Leger 360:

Recently, a Canadian politician stated that it feels like everything is broken in Canada right now. But is Canada broken? On behalf of the National Post, we surveyed Canadians from January 20 to 22, 2023 to learn more about their perceptions.


  • 67% of Canadians agree with the statement made by a Canadian politician who stated that “it feels like everything is broken in this country right now”.
  • 50% of Canadians are angry with the way Canada is being managed today. 
  • 68% of Canadians report that rising costs and inflation/interest rates are most important when it comes to the issues impacting them and their families. 
  • 37% of Canadians believe that the state of health care is the issue that governments and decision makers in their province are focused on the most.

I always take polling with a huge grain of salt. The way that questions are framed plays a huge part in the answers that you get. One strong example of this was when they asked Americans if they would support a no-fly zone in Ukraine, and they got a strongly positive. Then they asked them if they supported the US shooting down Russian planes to enforce this, and the answer was overwhelmingly negative. But that’s the exact same question. 

The Post Millenial:

Recent polling on whether or not Americans favor a no-fly zone over Ukraine has showed that citizens are in favor of the idea, but when those polled are told what the definition and implications of a no-fly zone are, support substantially wanes.

Supporters of the no-fly zone were at 40 percent of those polled, while opponents were at 25 percent. However, Yahoo! News reports, the numbers switched once respondents were told that a no-fly zone means that NATO would engage in war with Russia, shooting down their planes over Ukrainian air space.

Support for the measure dropped to a mere 23 percent, while opposition rose to 43 percent, once Americans learned that a no-fly zone would mean war with Russia. Much of this shift came from Republicans polled, “who went from supporting a no-fly zone by a 22-point margin (48% to 26%), to opposing it by a 38-point margin (55% to 17%).”

On top of this, the poll was an online poll. There are better and worse ways to conduct those, but I’d take everything with even more skepticism in this case. Further evidence for the lack of seriousness is the respondents putting global warming ahead of crime as something that they are worried about. It’s possible that there are a genuine collection of retarded NPCs who are worried about that nonsense. It’s also possible that there are people responding in the opposite direction, meaning they’re worried that global warming bullshit will be used to justify stealing more of their taxdollars and driving up the cost of living at the gas pump, and the pollsters didn’t create an option for them. That’s the thing with polls, the pollster influences the results.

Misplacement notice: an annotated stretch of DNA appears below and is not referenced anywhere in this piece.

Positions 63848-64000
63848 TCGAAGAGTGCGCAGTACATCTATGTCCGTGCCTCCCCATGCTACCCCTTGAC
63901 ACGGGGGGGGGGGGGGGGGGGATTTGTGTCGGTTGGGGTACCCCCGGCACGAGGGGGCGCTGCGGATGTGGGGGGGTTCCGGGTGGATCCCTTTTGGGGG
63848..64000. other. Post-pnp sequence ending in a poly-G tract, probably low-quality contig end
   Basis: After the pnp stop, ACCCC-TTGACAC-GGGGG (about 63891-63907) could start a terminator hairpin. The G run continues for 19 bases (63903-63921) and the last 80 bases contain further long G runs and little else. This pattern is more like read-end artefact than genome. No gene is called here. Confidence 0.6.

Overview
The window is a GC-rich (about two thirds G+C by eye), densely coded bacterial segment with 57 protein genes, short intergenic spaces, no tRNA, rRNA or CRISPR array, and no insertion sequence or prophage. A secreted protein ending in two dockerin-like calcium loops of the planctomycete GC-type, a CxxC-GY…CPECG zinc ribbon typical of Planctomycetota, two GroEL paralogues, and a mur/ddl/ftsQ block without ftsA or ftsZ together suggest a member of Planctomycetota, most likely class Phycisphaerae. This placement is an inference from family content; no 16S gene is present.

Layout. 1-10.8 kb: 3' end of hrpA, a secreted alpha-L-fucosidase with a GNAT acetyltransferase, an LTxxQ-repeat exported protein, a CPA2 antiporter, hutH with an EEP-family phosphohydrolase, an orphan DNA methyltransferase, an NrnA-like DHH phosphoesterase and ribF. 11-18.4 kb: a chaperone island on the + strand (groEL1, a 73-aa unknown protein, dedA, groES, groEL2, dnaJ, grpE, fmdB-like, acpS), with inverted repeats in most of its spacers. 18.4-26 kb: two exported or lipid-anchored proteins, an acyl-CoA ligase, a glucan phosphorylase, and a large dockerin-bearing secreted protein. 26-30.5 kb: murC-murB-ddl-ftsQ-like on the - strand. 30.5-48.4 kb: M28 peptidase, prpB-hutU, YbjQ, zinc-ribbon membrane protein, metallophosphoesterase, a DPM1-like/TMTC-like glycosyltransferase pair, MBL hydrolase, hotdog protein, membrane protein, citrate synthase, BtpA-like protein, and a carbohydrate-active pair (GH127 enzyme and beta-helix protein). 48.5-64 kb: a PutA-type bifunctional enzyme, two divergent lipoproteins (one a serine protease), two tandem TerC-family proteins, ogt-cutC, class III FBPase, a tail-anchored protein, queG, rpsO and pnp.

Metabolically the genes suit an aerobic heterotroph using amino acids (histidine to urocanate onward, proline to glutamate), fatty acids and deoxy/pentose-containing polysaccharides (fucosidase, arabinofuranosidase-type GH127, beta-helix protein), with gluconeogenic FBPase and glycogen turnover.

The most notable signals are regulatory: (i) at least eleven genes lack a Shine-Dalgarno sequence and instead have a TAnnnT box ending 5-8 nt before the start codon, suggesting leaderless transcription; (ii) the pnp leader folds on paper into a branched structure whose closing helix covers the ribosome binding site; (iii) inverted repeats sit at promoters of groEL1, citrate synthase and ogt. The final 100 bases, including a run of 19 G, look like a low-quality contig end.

Nevertheless, I’ve always had to push back on these memes, based though they can be, which show that politicians constantly lie to the public to get elected. Sure, they lie occasionally, but for the most part the political parties being oligopolies means that they don’t have to ever put something truly populist on the table. The above meme is somewhat true, the below one, not at all. 

Part of the reason why people sense that the political system is broken is because we can see the clear and obvious nepotism in the highest of places. Justin Trudeau’s daddy was Prime Minister. The Clinton’s are a dynasty, despite everyone hating them. No one cares about Meghan McCain. Donald Trump was born wealthy. The list goes on. And the politicians who come from more normal backgrounds are these obsequious little puppets that people hate even more.

Yes, this is the Conservative Party of Canada.

 Again, take the results of the poll with a grain of salt. But it’s clear, poll or not, that people aren’t happy with this bullshit system they live under. Of course people believe that everything in this country is broken, because the parasite class is working against their interests.

The hard part is not convincing them that there is a parasitical club ruling over them that they’re not invited to. The hard part is getting organized and doing something about it.

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